It is easy to tell whether a website has an encryption in place by looking at the URL. Right before your domain name you should find an https:// and if it shows http:// then you do not have an ssl protocol in place.
What is HTTPS?
HTTPS stands for Hypertext Transfer Protocol Secure. One of the most effective ways of protecting data is to enable HTTPS — also known as SSL (secure socket layers) — to encrypt data transferred to and from your server.
This encryption is incredibly secure and makes it near impossible for hackers to intercept the transmission and access your user’s personal information.
How to get the Certificate for your Website?
The SSL certificate is simply a string of numbers and letters that you install on your server. When people visit your site through the HTTPS address, the password is checked, verifying that your website is what it says.
The certificate is used to encrypt all data that flows to and from the server where the certificate is installed.
They store a copy of the certificate password in your database, and that’s cross-referenced by incoming web traffic to ensure that your web address is connected to the correct server.
You can follow this step by step guide to install it.
If you own a WordPress website then you need to get WordPress security Plugins to stay on top of things
Types of SSL Certificates
- Organization Validated certificates (OV)
- Extended Validation certificates (EV)
- Wildcard certificates
- Multi-Domain certificates (MDC)
- Domain Validated certificates
Organization Validated certificates (OV SSL)
If you have an informational (non-eCommerce) website, an Organization Validation (OV) SSL Certificate is all you need. These digital certificates boost your credibility by confirming your company’s name authenticity of your business. They display a padlock in the visitors’ address bar, letting them know it’s safe to submit passwords, contact information or donations.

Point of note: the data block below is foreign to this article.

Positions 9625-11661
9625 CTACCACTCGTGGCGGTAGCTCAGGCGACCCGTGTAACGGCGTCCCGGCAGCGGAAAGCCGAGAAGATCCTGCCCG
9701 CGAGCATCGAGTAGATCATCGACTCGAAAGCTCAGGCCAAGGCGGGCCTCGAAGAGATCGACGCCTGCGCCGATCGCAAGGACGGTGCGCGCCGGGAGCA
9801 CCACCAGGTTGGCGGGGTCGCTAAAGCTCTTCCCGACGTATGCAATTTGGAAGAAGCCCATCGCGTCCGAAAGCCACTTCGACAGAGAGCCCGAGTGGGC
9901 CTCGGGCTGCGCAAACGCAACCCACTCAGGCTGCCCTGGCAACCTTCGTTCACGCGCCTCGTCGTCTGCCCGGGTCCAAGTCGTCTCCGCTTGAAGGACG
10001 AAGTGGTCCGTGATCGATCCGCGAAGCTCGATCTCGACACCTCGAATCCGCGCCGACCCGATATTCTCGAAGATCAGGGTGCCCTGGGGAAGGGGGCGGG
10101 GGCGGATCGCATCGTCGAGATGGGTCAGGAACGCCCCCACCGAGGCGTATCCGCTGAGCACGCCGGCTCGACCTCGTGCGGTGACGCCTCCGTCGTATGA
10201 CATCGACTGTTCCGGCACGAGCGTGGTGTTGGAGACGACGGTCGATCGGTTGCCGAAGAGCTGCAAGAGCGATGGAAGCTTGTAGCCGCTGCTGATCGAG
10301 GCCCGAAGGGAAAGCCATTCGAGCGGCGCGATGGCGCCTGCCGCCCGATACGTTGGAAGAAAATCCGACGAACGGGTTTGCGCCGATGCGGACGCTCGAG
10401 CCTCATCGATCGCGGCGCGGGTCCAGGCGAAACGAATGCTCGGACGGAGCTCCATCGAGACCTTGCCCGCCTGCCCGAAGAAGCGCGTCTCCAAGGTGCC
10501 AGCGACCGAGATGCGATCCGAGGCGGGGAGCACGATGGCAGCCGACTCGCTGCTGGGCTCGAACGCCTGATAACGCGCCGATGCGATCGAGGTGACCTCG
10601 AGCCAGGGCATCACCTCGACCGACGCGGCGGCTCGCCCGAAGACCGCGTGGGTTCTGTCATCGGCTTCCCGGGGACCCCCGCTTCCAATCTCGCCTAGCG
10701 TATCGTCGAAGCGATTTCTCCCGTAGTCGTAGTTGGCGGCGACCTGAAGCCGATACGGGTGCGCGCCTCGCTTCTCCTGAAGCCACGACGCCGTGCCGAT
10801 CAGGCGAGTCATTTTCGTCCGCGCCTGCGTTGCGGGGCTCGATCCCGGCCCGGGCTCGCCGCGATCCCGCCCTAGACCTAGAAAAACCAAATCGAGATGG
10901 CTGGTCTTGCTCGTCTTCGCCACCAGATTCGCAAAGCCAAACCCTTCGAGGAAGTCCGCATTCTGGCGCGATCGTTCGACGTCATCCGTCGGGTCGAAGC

Extended Validation certificates (EV SSL)
Websites that receive an EV SSL certificate are those that have been thoroughly vetted by our trusted Certificate Authority (CA). That means, the domain validation and ownership are established, your business identity, website owner, legal status and address are verified. Then, the secure padlock icon is displayed next to your web address in the browser that tells visitors your site is safe to visit.
Wildcard SSL certificates
A GoDaddy Wildcard Certificate feature SHA-2 and 2048-bit encryption – the strongest in the world. Hackers beware.
Multi-Domain SSL certificates (MDC)
One SAN Certificate for multiple domains.
Protect up to 100 websites: Our basic multi-domain SAN Certificate secures 5 websites (a primary domain plus 4 additional websites) with 2048-bit encryption, the strongest on the market. Got more than 5 websites? Cover them all for an added fee.
Save money and time: An SAN Certificate not only costs less than buying separate SSLs for each site, it saves time. You can manage security for up to 100 websites from a single dashboard.